Hydration is vital for the proper functioning of the organs of the human body. 70% of our body is water, which makes this liquid a vital component. In addition, 85% of the brain is made up of water, and for that reason, correct hydration favors brain performance, that is, it keeps us active and alert.
Also, water helps regulate body temperature, which can be compromised with extreme temperatures, transports nutrients to cells and performs important functions in the digestion of food. But it is also vitally important to maintain good hydration in pregnancy, know why.
The importance of being hydrated is clear, and we all know the theory that we have heard on countless occasions, but we often forget to consume water or food and beverages that contain it.
The lack of water in the body becomes a serious inconvenience, especially in stages such as pregnancy, in which the need for the woman to be properly hydrated is directly related to her health: water is necessary to form fluid amniotic and for blood increase due to fetal blood circulation.
- Fluid retention. Although fluid retention seems inevitable in the third trimester of pregnancy, following a proper diet can help reduce it and even prevent its onset early. Edema is the result of fluid retention and increased pressure in the veins, and due to the increase in blood volume that occurs during pregnancy, it occurs more often than desired. The intake of liquids, especially water, either natural or in the form of infusions, favors its flow in the body, so it also reduces retention. Although it seems contradictory that water intake has this function, it is supported by a fairly logical reasoning: water is the vehicle for elimination of waste products from cells.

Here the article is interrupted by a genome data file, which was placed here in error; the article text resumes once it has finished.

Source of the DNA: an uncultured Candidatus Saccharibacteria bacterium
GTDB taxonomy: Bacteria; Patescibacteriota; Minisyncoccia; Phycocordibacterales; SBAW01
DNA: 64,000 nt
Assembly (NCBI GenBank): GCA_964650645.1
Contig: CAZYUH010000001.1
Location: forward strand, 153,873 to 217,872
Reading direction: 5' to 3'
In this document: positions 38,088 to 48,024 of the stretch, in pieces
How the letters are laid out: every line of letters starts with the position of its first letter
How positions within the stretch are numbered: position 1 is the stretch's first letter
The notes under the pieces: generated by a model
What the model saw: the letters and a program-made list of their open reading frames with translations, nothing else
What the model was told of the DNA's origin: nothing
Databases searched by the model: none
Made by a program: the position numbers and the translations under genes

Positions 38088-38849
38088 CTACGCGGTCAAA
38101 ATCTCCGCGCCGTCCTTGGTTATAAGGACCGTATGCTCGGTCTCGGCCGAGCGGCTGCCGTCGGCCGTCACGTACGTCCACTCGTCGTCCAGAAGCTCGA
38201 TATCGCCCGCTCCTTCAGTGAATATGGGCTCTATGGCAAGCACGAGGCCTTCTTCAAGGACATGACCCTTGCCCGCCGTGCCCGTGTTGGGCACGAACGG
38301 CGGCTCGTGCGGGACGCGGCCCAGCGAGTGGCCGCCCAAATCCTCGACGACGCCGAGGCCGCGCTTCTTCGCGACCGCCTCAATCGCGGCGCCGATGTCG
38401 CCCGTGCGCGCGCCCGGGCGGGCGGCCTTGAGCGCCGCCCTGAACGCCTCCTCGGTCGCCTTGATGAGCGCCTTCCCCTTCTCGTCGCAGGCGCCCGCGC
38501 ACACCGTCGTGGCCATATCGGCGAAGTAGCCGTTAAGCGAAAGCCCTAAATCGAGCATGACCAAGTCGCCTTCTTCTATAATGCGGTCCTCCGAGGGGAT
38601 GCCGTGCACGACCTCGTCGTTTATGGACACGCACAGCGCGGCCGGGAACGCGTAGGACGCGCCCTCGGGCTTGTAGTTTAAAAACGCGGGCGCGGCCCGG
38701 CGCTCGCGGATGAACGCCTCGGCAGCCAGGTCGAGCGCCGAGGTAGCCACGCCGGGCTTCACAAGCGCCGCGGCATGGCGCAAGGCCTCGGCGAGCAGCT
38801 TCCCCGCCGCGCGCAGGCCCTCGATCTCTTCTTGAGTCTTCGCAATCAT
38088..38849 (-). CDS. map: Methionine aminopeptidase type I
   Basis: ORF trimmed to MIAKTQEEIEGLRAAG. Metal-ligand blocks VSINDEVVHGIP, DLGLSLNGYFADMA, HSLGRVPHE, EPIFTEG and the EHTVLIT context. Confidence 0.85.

- constipation. A poor intake of water has a direct impact on intestinal transit and the hardness of the stool. Although the fiber content of the diet is also a factor to take into account to avoid constipation, an excess of fiber prevents the absorption of some minerals such as calcium and iron, which are very important in pregnancy for the bones of the fetus and to avoid anemia, so increasing your water intake is a better alternative to combat constipation.
- Headaches. Especially during the first trimester, when the greatest increase in blood volume occurs, headaches due to lack of hydration in pregnancy occur quite frequently.
- Hypertension. Sometimes an increase in blood pressure is the result of poor water intake. An imbalance occurs between the levels of sodium and potassium between the inside and outside of the cells, and the blood increases its density, which contributes to hypertension.
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